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In this blog, I could not understand the title: 'Arab Spring to Indian Winter'.

When I tried to find it on the Internet, I found other phrases like Arab Spring to Arab winter and Arab spring to Libyan winter.

What is a significance of this phrase in this blog? Also, the phrase is not included anywhere in the blog.

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I think Arab spring is the revolutions and demonstrations that happened last years in the Arabic countries. Some presidents and governments have changed due to These demonstrations. – user2824371 Feb 9 at 11:29

The post's full title is Facebook’s fall from grace: Arab Spring to Indian winter.

'Fall from grace' is an idiom (going back to the Old Testament) for a loss of status, respect, or prestige.

The post's title claims that Facebook has experienced such a decrease in prestige, and gives two events that are intended as examples:

The Arab Spring was a series of revolutionary movements in the Arab world. These movements were in many cases facilitated or organized via Facebook and other social media. This is presented as an example of Facebook doing something that brought it great respect and prestige, by being instrumental in these (generally considered positive) changes.

Recently, however, Facebook has again been in the news, as India's government has banned its free internet project. The author is referring to this as an 'Indian Winter', specifically to parallel the construction of 'Arab Spring' They are using the contrast of seasons as a metaphor for Facebook's declining fortunes. In European/US culture, Spring is a season with mostly positive associations (regrowth, warmer weather, etc.) and Winter a season with mostly negative ones (cold, darkness, hunger, etc.)

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Brilliant answer! +1 for mentioning that the names of the two seasons are 'contrasting'. Though a little note from an Indian - in most of the places in India, summer stays for over 7 months (and is terrible reaching more than 45 degree Celsius) , winter is just for a couple of months. So, for us, Indians, winter is a season with more positive ones! :P – Maulik V Feb 9 at 8:46
    
Thanks for the note. My interpretation is that the author is using season associations more typical of Europe/North America, and I've added a line to that effect. – MrTheWalrus Feb 9 at 14:54
    
Tangential to the 'winter' aspect is its use in the AI winter. In that context it is described as ""It is a chain reaction that begins with pessimism in the AI community, followed by pessimism in the press, followed by a severe cutback in funding, followed by the end of serious research" This matches to an extent Facebook's situation. – user9910 Feb 9 at 17:30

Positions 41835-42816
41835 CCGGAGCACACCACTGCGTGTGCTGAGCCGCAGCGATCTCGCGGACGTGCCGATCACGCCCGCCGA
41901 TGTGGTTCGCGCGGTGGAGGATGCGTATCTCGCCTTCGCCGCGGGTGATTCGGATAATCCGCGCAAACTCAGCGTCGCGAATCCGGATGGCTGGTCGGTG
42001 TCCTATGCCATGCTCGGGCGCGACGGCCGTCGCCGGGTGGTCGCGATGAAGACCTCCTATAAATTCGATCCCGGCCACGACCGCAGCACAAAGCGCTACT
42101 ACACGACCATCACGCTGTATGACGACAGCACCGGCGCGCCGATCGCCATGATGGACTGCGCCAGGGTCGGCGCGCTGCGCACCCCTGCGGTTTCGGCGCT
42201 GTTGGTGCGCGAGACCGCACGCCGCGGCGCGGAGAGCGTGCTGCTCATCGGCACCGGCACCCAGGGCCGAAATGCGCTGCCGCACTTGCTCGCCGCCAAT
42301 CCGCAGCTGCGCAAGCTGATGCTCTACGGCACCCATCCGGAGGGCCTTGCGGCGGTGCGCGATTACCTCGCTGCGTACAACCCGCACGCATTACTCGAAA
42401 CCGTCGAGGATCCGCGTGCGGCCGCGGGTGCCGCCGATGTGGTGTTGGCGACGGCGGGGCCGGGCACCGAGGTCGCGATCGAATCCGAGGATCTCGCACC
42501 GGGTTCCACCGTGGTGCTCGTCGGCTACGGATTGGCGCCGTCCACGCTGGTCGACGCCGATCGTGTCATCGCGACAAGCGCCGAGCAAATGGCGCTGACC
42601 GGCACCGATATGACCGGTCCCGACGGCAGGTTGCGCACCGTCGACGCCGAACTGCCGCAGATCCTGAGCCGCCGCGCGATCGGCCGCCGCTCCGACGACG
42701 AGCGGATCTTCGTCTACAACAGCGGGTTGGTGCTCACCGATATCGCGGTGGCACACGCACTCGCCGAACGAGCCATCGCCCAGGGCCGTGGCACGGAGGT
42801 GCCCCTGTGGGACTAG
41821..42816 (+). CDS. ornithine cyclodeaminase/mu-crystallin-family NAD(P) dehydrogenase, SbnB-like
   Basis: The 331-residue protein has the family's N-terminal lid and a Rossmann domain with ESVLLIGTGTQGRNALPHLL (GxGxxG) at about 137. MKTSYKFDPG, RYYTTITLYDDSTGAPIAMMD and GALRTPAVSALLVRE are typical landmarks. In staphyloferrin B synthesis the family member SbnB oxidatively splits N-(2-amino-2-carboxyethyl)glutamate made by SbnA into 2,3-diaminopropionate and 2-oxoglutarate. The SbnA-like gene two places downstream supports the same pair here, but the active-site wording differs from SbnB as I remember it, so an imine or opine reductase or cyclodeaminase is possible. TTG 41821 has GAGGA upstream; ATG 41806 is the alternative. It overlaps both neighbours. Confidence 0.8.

The Arab Spring was a revolutionary movement in the greater Arab world that became powerful enough to topple governments in the Spring of 2011.

The article discusses an on-line political movement among (East) Indians that is starting during this Winter. It seems that the headline writer is calling this movement the "Indian Winter".

"Indian Winter" is a pun on "Indian Summer". "Indian Summer" is a quirk of the climate in the middle of North America, where there is often a cool spell in late summer or early fall, followed by another warm spell. The warm spell is called "Indian Summer". It is followed by much colder weather. (In this paragraph, a "spell" is a period of time with consistent weather, and "Indian" refers to "American Indians".)

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Hi, Jasper, what's Indian Summer have to do with Indian Winter? I don't think Winter in the context has anything to do with climate or season. As MrTheWalrus explains, it seems more related with the Facebook's recent failure in India and the author is using Winter as a metaphor for Facebook's difficulty. . – Rathony Feb 9 at 7:35
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@Rathony "Indian Summer" is a common expression in much of the English-speaking world, and generally seen as pleasant. In chiming with the phrase the author is able to succinctly suggest that he's talking about something unpleasant. This gives the metaphor more force, and more of a grounding in existing language rather than just tenuously contrasting it to the Arab Spring. – Jon Hanna Feb 9 at 13:14
    
@JonHanna I understand. Based on the Original Poster's example and link, Winter is contrasted with Spring, not Indian Summer. If it had happened in Russia or Japan for example, It would have been called "Russian Winter" or "Japanese Winter". The "Arab Spring" apparently comes from "The Prague Spring". – Rathony Feb 9 at 13:22
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@Rathony he's doing both. He's contrasting it with Spring within the title itself, but also contrasting it with Summer in terms of the common expression. – Jon Hanna Feb 9 at 13:27

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